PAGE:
The opinion of the court was delivered by: Decker, District Judge.
This is an action for damages allegedly caused to plaintiff's
bridge when it was struck by a barge that was being pushed by
defendant's vessel. Plaintiff, Elgin, Joliet and Eastern Railway
Company, owns a bridge which spans the Illinois River near
Divine, Illinois. Defendant, Inland Tug Company, owns and
operates the motor vessel Chicago Trader.
On the afternoon of May 28, 1968, the Chicago Trader was
pushing eight loaded barges downstream on the Illinois River. As
the barges navigated past plaintiff's bridge, the lead barge on
the port side struck the south sheer fence which protected the
bridge. The south sheer fence was composed of large oak timbers
which had been erected to protect the bridge supports from being
damaged by vessels passing under the bridge.
Plaintiff had the damage to the south sheer fence repaired, and
it brought this action to recover the cost of the repairs from
defendant. The case was heard under the court's maritime
jurisdiction. 46 U.S.C. § 740; 28 U.S.C. § 1333(a).
There is little doubt that defendant was negligent. When a
moving vessel, such as the Chicago Trader, strikes a stationary
object, such as plaintiff's protective fence, an inference of
negligence arises, and the vessel has the burden of establishing
that it was free from fault. The Oregon, 158 U.S. 186, 15 S. Ct.
804, 39 L.Ed. 943 (1894); Brown & Root Marine Operators, Inc. v.
Zapata Off-Shore Co., 377 F.2d 724 (5th Cir. 1967); Dibble v.
United States, 295 F. Supp. 669 (N.D.Ill. 1968). Not only did
defendant not rebut this presumption, but negligence in the
operation of the Chicago Trader was proved affirmatively. The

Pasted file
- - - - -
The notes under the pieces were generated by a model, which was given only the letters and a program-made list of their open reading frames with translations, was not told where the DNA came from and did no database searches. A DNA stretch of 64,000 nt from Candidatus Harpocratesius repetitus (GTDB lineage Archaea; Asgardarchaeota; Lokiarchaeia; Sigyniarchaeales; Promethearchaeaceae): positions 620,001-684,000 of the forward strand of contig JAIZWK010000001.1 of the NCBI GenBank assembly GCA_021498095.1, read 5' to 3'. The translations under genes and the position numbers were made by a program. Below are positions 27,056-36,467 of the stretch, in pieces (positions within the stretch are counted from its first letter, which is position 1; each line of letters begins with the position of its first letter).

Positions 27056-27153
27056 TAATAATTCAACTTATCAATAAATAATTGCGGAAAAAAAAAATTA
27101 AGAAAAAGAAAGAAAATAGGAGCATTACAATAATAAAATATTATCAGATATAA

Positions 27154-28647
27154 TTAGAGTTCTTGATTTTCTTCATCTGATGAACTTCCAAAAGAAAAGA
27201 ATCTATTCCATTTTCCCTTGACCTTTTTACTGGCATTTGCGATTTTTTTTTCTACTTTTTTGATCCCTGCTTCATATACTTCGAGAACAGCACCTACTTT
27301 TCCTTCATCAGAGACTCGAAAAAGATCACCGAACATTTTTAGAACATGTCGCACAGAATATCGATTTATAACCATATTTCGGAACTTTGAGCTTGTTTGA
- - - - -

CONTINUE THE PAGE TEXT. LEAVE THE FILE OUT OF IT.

weather on the afternoon of May 28, 1968, was good. The pilot of
the Chicago Trader had navigated through plaintiff's bridge at
least twenty times in the past. Defendant's vessel was pushing a
total of eight tugs, each 35 feet wide and 195 feet long. They
were arranged three abreast in the first two rows, and two
abreast in the back row. Thus the tow was at least 105 feet wide
and 585 feet long, not counting defendant's vessel. The bridge
draw was 113.6 feet, leaving a clearance of only 4.3 feet on each
side of the tow. These facts, plus the pilot's admission in a
subsequent accident report that his error was responsible for the
collision, establish affirmatively that defendant was negligent.
The major issues in this case relate to the proper measure of
damages. Defendant contends that plaintiff failed in its duty to
mitigate damages. After the Chicago Trader collided with
plaintiff's protective fence, plaintiff asked for bids on the
repair work from two companies, Fitz Simons and Connel and John
D. Simpson Company. The Simpson bid was approximately $7000
higher than the Fitz Simons and Connel bid. However, Simpson
assured plaintiff that it could begin the repair work
immediately, while Fitz Simons and Connel stated that it could
not begin work for three months. As a result, plaintiff accepted
the higher Simpson bid, and the repair work was completed within
approximately one month. Defendant now argues that by accepting
the higher bid, plaintiff failed to mitigate its damages.
It is well settled that a party who is injured by the negligent
act of another is required to exercise reasonable care to
minimize the resulting damage, and to the extent that damage is
the result of a failure to exercise such reasonable care, the
injured party cannot recover. Industrial Sugars, Inc. v. Standard
Accident Insurance Co., 338 F.2d 673 (7th Cir. 1964); Ellerman
Lines, Ltd. v. President Harding, 288 F.2d 288 (2d Cir. 1961).